In situations where the user is generally familiar with the form (and she will be after filling out it 10 times) the above-the-field placement is generally discouraged.
Right alignent would still make sense per se.
A big question is, wether these forms are mostly read or written.
Assuming it's written a lot, a really important key factor is keyboard handling: it's just much more convenient to TAB/downarrow your way through huge amount of data all day than to click on things.
While it's not true on webforms, here it is: people are willing to learn things, like keyboard handling as it makes their life easier, whereas with websites, people usually see them once on their lifetime.
In case a label doesn't fit, you can shorten it and provide a tooltip instead of breaking the layout as users will be familiar with the abbrevation at most their second workday, but their eye movement would break every time.
It's important to generally maintain a single vertical alignment line for each piece of information: that is, the users should be able to vertically scan the form for the fields they need, without looking left or right.
Of course, not everything fits into a single line, but in general, if there's an information which is somehow special, and likely won't be looked up the same way as the other pieces of information (like, a complete address), it can have its own column.
Generally, you have to order the information into columns, both the labels and the fields, and maintain a consistent width, gutter (gap) and baseline (vertical distance, row height) for each: all fields should have the same width, all labels should have the same width as the fields, the distance between label and field (in case of right alignment) should be consistent. These are called "grids" in visual design.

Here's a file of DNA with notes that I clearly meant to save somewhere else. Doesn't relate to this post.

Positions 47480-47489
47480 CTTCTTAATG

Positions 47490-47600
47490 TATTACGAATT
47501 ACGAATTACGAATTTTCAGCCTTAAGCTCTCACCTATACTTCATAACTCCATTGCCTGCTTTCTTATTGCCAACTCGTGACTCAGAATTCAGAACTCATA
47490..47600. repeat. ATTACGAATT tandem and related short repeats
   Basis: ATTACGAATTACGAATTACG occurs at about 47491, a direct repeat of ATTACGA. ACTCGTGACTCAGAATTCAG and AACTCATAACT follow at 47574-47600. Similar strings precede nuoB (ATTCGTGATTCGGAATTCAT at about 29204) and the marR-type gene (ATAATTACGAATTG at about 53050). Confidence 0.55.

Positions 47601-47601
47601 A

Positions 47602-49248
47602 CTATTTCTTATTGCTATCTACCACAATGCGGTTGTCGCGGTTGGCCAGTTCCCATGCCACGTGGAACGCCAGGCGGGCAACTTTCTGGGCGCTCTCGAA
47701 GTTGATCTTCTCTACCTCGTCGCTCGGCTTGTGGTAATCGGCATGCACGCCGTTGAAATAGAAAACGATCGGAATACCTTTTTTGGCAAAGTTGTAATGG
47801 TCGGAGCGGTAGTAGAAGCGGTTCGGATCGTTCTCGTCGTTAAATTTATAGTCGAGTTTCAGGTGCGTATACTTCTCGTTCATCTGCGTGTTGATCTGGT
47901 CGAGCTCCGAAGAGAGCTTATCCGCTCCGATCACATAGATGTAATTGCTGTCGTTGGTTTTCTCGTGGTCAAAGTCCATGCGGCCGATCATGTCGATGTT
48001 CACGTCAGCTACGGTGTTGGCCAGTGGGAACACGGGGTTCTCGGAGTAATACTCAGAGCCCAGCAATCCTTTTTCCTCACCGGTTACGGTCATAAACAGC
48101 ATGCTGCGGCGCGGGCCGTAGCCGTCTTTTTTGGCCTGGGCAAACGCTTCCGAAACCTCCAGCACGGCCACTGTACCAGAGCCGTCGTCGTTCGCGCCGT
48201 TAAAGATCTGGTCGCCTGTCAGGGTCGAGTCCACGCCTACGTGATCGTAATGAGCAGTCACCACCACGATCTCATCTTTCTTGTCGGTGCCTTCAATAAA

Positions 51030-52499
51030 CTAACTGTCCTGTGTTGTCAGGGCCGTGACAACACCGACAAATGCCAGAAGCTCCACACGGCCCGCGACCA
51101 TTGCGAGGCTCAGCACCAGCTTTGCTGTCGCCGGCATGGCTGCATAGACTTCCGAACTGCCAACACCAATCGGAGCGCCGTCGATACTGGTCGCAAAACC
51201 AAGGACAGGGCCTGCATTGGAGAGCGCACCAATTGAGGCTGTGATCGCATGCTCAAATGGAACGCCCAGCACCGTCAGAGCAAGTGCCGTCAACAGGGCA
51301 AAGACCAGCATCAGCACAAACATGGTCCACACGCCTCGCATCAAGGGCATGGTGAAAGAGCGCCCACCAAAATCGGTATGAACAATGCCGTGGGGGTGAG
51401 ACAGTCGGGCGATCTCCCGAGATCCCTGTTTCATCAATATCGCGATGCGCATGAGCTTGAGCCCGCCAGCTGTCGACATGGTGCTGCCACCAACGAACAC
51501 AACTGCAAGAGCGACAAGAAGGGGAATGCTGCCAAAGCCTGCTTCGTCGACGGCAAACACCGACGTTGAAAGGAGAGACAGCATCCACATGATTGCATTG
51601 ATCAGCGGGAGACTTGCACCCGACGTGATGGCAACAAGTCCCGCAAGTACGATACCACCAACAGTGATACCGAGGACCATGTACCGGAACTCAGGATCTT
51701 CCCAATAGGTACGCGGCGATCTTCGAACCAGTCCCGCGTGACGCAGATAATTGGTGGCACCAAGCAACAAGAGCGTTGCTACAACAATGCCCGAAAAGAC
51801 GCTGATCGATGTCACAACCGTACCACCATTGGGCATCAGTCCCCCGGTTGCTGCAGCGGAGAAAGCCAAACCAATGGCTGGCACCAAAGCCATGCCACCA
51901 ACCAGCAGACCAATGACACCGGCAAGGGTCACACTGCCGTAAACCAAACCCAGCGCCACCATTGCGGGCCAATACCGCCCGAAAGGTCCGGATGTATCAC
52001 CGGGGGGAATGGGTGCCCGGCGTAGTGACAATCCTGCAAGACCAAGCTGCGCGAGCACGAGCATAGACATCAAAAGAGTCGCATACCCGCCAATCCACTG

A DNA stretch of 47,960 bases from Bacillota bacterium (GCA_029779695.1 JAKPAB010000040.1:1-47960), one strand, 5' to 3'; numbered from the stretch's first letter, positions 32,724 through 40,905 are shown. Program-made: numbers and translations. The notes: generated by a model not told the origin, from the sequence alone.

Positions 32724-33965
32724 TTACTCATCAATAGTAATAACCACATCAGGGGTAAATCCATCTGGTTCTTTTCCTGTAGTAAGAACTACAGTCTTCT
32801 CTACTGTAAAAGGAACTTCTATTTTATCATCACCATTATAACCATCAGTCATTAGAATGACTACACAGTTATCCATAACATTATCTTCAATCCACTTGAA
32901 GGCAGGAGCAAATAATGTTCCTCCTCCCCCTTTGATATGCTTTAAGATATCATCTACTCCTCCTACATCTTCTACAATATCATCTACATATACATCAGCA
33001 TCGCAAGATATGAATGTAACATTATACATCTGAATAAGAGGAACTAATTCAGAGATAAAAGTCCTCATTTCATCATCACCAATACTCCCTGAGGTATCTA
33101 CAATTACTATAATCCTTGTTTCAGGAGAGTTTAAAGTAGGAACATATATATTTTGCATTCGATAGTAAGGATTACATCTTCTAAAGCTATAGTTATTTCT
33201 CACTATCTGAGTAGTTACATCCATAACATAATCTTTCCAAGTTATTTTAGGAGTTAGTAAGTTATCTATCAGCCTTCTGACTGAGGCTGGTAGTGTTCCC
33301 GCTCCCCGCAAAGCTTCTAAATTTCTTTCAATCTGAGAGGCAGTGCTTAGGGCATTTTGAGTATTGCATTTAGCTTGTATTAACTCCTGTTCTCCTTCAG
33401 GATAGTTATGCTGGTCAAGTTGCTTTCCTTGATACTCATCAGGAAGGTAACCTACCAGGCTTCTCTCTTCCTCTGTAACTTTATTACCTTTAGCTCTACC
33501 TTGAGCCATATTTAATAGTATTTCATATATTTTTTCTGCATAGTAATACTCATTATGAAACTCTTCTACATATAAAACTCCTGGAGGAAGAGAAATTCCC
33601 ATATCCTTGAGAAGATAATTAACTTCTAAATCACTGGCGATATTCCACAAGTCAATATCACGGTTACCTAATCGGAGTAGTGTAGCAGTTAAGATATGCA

Use these columns and baseline as kind of units: you can leave out a whole column or row in case you want to separate two form sections, you can have double column width, or double baseline height fields if needed, but always think in these units and align to their boundaries.
You don't have to maintain a hyper-strict order of field rows (as users will scan all rows anyway), albeit it's recommended to have most frequently looked up fields first, as they'll stop scanning once they've found what they were looking for, but you are required to have absolutely, trivially logical reasons to put some information into a different column: "I didn't have space left" just doesn't cut it.
But the most important is: ask your users. Show them your design ideas, watch them as they try to use it, record these for further evaluation (both screen and face), and if within budget (hacking a webcam into a tool costs about 200$ or equivalent) use eyetracking, so you know what they're looking at.